I'll join you in this quest.

I've got a meet at the weekend and will start on it when I get back.
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  #6  
Old 11-23-2011
swimust swimust is offline
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just another frustrating thread for me to read because I do one eye Bilateral Breathing in my sleep (in the water. not when I actually sleep), but I dont have a smooth swimming yet... today I will fix that with a proper torso rotation. I am sure I will!... ;)
I have so many things going right but...
there is going to be an end to my frustration and SOON
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Last edited by swimust : 11-23-2011 at 09:18 AM.
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  #7  
Old 11-23-2011
andyinnorway andyinnorway is offline
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Quote:
Originally Posted by swimust View Post
just another frustrating thread for me to read because I do one eye Bilateral Breathing in my sleep (in the water. not when I actually sleep), but I dont have a smooth swimming yet... today I will fix that with a proper torso rotation. I am sure I will!... ;)
I have so many things going right but...
there is going to be an end to my frustration and SOON
Why don't you try to put a video up, then we can help maybe.

Also, I try to tell myself that frustration in my swimming is just a lack of confidence that I will reach my goals. Aged 38 I have 30 years or so of active swimming to become a master so I do not need it all to happen in the first 9 months.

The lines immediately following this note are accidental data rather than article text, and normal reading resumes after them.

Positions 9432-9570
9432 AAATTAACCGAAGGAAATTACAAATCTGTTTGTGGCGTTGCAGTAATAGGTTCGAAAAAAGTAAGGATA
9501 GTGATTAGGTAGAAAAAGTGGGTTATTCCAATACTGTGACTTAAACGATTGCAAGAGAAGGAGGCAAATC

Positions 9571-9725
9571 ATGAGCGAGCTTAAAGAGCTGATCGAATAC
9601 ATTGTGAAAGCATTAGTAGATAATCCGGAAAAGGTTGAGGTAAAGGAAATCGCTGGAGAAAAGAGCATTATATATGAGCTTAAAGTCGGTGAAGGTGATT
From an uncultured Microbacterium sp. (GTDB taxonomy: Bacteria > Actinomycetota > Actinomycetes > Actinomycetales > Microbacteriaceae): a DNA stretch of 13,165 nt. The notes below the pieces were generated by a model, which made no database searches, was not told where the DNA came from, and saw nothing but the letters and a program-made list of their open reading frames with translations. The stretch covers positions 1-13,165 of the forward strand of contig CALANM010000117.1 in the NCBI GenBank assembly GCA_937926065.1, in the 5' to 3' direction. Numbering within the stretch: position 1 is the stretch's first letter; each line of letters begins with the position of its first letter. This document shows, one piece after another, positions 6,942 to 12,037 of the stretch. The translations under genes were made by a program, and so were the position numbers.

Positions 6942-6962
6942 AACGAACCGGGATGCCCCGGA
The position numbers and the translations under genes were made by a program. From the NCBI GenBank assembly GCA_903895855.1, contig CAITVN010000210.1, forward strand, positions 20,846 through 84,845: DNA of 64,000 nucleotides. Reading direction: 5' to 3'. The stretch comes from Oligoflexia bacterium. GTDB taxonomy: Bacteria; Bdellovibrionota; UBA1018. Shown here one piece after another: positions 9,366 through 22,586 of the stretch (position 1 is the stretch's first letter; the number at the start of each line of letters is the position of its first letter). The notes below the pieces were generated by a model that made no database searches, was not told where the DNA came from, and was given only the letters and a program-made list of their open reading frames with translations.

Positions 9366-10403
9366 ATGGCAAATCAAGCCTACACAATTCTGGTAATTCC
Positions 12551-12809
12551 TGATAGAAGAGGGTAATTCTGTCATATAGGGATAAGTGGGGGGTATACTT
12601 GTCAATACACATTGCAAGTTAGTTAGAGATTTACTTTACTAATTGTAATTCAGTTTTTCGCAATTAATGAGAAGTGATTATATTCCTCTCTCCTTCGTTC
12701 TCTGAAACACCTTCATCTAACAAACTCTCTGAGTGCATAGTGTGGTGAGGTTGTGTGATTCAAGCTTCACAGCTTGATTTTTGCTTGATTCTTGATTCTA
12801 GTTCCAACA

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  #8  
Old 11-23-2011
Richardsk Richardsk is offline
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"Aged 38 I have 30 years or so of active swimming to become a master so I do not need it all to happen in the first 9 months."

Aged 76 I hope I have another twenty years or so of active swimming, by which time I may catch up with some of the faster ancients I meet in competition. Then again, I may not, but what matter? The journey is the important thing.
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  #9  
Old 11-23-2011
Scotty Scotty is offline
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Default Count me in

Andy:

This is one club that I need to join. I'm plagued with splaying legs syndrome which defeats my twin goals of speed and streamlining.

I've been practicing the one-armed stroke and get most of the way across the pool before I rotate to sweet spot. This drill has helped me immensely with bi-lateral breathing.

During my workout today I included Terry's suggested drill (provided in this thread) which was very helpful. The biggest challenge I face is not allowing my focus on "every three" to eclipse fundamentals such as a clean spear and high elbow entry. It just takes so much mental energy to change my breathing cadence that other focal points are completely dwarfed.

On my first bilateral lap today, I breathed every three most of the time, but had an instance where I breathed successive strokes, and once every six strokes.

What I like best about "every three" is that breathing every other stroke seemed too often for me. I was always forcefully exhaling to get ready for my next breath. Breathing every three allows me to exhale more gradually. My breath control is ironic given the fact that I am 58 and asthmatic.

I look forward to hearing about other club members' progress and suggestions to expedite progress.

Scotty